Whether you're a local or visitor to the Hawaiian islands, people constantly search for new activities, sightseeing locations, eateries, and experiences. Luckily, there are endless opportunities for exciting experiences across the Hawaiian islands, from natural crater parks to beaches, hikes, and popular food spots. Some of these locations have become popular spots for tourists and locals alike, and have thus become a staple in the Hawaiian experience for many people.
If you're interested in learning more about these popular places around Hawai'i, check out our list below!
Arguably the most recognizable and well-known feature on O'ahu (as well as one of the most well-known volcanic craters in the world), Diamond Head is an unmistakable natural landmark on O'ahu's South shore. This famous crater is home to one of the most well-known hikes on O'ahu, the Diamond Head Crater Hike, which features a 0.8-mile dirt trail up to the peak of the crater. This trail's construction started in 1908 and was completed in 1911, with the intention of being used as part of O'ahu's coastal defense system.1 At the top, hikers will receive gorgeous and unparalleled 360-degree views of the surrounding island landscape, including the Waikiki cityscape, the Pacific Ocean, the towns to the East, and the Ko'olau Mountains in the North.
This hike takes approximately 2 hours and receives lots of direct, hot sun, so make sure to pack plenty of water and sunscreen!
Located in the Western portion of Kaua'i is Waimea Canyon, a 10-mile-long and 3,500-foot-deep canyon and the largest canyon in the entire Pacific region.2 With formation beginning as far as 10 million years ago,3 this canyon is decorated with wild green and lush foliage, waterfalls, rainbows, and orange cliffs. Waimea Canyon State Park features different canyon lookouts, including the main Waimea Canyon Lookout, the Pu'u Hinahina Lookout, and the Kalalau Lookout. These lookouts provide varying degrees of visibility of the canyon, with the Waimea Canyon Lookout providing panoramic views of the edge of the canyon without needing to hike a trail.3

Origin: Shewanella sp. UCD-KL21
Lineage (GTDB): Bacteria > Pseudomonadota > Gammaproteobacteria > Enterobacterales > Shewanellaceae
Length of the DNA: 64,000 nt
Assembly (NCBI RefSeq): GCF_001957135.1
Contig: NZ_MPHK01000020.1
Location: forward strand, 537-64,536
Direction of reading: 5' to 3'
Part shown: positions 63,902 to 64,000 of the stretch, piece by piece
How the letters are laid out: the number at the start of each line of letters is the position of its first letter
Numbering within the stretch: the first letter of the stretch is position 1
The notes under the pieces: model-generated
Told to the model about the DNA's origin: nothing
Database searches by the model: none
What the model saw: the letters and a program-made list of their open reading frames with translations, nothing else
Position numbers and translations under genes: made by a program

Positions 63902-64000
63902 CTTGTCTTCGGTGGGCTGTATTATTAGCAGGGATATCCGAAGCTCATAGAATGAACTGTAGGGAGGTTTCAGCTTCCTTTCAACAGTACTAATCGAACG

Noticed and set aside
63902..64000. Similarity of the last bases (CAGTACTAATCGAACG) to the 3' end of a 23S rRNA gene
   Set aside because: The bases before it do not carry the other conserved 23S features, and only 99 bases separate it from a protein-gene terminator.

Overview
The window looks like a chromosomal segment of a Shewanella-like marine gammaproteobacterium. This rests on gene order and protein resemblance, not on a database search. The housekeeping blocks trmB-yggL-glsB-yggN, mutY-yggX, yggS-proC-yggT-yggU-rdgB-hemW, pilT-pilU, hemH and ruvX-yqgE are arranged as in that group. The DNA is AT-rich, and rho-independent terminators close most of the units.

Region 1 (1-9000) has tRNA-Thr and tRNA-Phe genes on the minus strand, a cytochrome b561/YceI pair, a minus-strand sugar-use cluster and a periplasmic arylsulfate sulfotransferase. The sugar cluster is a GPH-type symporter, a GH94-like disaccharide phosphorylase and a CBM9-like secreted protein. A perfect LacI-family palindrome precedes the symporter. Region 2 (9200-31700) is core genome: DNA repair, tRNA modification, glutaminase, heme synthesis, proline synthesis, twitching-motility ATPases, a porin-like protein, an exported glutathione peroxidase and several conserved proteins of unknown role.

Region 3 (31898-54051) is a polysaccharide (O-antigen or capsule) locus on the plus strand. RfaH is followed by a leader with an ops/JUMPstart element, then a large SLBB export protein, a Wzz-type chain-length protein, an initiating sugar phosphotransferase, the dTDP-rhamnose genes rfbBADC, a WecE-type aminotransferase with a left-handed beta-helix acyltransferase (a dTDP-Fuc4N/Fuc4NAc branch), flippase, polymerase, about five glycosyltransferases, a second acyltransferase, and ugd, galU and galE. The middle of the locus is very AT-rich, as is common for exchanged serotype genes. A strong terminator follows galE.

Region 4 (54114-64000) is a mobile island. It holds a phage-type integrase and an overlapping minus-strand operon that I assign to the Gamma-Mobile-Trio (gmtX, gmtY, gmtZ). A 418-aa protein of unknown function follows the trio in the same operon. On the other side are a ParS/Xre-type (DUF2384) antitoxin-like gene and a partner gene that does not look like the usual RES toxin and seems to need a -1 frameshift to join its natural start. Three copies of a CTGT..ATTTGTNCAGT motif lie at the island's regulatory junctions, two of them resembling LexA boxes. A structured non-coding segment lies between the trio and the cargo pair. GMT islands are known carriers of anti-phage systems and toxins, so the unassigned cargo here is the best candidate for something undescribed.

For those interested in hiking a trail, there are 4 trails available to the public: Cliff Trail, Canyon Trail, Black Pipe Trail, and Kukui Trail. Cliff Trail is the easiest of the group with a length of 1/10 of a mile and spanning just 30 minutes. The Canyon and Black Pipe Trails are more moderate-level trails, with the former lasting up to 3 hours and featuring a waterfall stop, while the latter is 8 miles long and takes half of a day to complete. The final trail, Kukui Trail, is intended only for experienced hikers who are able to trudge through more rough terrain.
Tours of the canyon are also available.
Hawai'i Volcanoes National Park
Located on Hawai'i, or the Big Island, Hawai'i Volcanoes National Park is home to Mauna Loa Volcano and Kilauea Volcano, as well as 3 other volcanoes outside of the park's territories (Mauna Kea, Hualalai, and Kohala). Mauna Loa is the largest active volcano on Earth and makes up over 50% of the Big Island's land mass, as well as averages an eruption around once every 5 years. Kilauea Volcano, on the other hand, is the youngest and most active of the Hawaiian volcanoes,4 having erupted dozens of times since 1952 and with its most recent ongoing eruption beginning in late September 2021.5